I could wax lyrical all day, all night, all week, all month, all year, heck for the rest of my life about how good it has been to truly live through a Grand Slam – to experience the daily ups and downs as I’ve seen each of my favourites bow out one by one, from the very first at approximately 2.30pm on the first Monday on Court 22 to backing the loser in both of the Singles Finals this weekend. Yes, admittedly there were more downs. But along the way, I got to see Madison keys in her breakthrough Slam, bashing Venus Williams into submission. I also was privileged to sit so close to players’ boxes that you really get a feel for how a coach sees a match. I feel lucky that the first two Grand Slam finals I’ve attended were great tussles; they were not the best in terms of quality (far from the worst either) but were both utterly absorbing in different ways. Moreover, they were won by the right people, athletes who wrote another page in their own personal chapters in the history of tennis. Here I’ll try to sum up the Australian Open by picking my winners and losers of the Australian Open 2015.
Winner- Stan Wawrinka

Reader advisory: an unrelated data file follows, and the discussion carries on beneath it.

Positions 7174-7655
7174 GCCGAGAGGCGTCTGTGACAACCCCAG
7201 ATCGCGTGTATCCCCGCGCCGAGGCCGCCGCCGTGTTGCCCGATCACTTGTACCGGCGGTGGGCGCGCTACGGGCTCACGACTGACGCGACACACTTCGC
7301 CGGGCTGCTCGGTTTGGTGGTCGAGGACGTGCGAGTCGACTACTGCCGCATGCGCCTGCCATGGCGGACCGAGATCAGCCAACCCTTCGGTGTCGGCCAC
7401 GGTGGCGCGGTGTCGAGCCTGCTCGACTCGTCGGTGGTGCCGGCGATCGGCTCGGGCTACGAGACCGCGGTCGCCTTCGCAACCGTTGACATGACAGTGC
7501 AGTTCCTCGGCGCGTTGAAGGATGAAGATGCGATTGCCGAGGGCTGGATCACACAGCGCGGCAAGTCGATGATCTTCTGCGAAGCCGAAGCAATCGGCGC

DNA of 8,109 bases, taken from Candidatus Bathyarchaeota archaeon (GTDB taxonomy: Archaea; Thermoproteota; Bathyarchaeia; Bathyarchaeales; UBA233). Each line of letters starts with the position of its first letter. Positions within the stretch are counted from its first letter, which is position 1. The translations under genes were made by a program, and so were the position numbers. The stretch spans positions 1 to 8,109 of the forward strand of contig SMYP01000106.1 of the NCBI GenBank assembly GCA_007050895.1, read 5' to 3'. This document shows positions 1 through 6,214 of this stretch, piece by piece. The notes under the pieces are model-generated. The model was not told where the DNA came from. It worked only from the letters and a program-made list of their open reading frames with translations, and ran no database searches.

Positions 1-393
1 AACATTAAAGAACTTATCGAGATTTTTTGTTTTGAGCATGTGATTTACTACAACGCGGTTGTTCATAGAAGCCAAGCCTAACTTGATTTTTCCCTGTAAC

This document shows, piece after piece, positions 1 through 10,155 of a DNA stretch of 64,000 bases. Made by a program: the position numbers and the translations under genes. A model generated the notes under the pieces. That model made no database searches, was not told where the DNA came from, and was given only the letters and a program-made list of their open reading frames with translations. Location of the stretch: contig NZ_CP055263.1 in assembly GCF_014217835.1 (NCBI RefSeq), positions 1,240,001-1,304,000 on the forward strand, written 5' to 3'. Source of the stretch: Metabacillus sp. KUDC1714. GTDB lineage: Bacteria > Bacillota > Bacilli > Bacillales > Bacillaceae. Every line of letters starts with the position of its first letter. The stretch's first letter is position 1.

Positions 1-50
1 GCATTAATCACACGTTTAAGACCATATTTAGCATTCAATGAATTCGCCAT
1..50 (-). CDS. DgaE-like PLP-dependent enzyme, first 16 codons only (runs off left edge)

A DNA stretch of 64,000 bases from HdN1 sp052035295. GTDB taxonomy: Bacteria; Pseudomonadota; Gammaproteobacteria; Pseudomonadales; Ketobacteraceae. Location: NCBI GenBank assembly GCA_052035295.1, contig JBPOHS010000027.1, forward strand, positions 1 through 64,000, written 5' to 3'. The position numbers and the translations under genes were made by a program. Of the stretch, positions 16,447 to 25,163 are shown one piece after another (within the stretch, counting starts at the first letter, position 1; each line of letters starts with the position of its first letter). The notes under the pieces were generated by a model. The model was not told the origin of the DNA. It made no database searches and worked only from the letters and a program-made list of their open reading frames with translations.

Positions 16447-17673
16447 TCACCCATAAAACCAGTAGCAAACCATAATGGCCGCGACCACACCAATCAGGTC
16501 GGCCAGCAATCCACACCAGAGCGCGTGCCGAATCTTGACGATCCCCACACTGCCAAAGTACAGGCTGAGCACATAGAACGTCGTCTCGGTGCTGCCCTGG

So he didn’t defend his points but he gave it a bloody good go. The reigning champion lost just one set on the way to his five-set tussle with his predecessor and now successor Novak Djokovic. His dismantling of Kei Nishikori’s game in the quarter-final bodes well for the rest of the year where he doesn’t have so many points to defend over the next six months. He came closest of anybody to upsetting the eventual champ.
Loser – Agnieszka Radwanska
There is much work to be done for her new coaching team. The same old problems persist for the Pole; skipping through the early rounds barely losing a game and then when she comes up against a tougher foe, the chess-brain freezes and she is unable to execute her usual strategy. She simply has to come up with a Plan B or she will never win a Slam. I still think she can do it, but her week here in Melbourne suggests the road is longer than initially thought.
Winner – Victoria Azarenka (no photo 😦 )
Vika is on her way back. She will burst back into the Top 10 before the spring is done as long as she manages her schedule sensibly. The former World Number 1 and two-time champion here did better than expected by reaching the Last 16, dispatching with current Top 10er Caroline Wozniacki along the way. The big groundstrokes were still there, the self-belief is still there in bucket loads and, most importantly, she is playing herself back into peak condition.
Loser – Rafael Nadal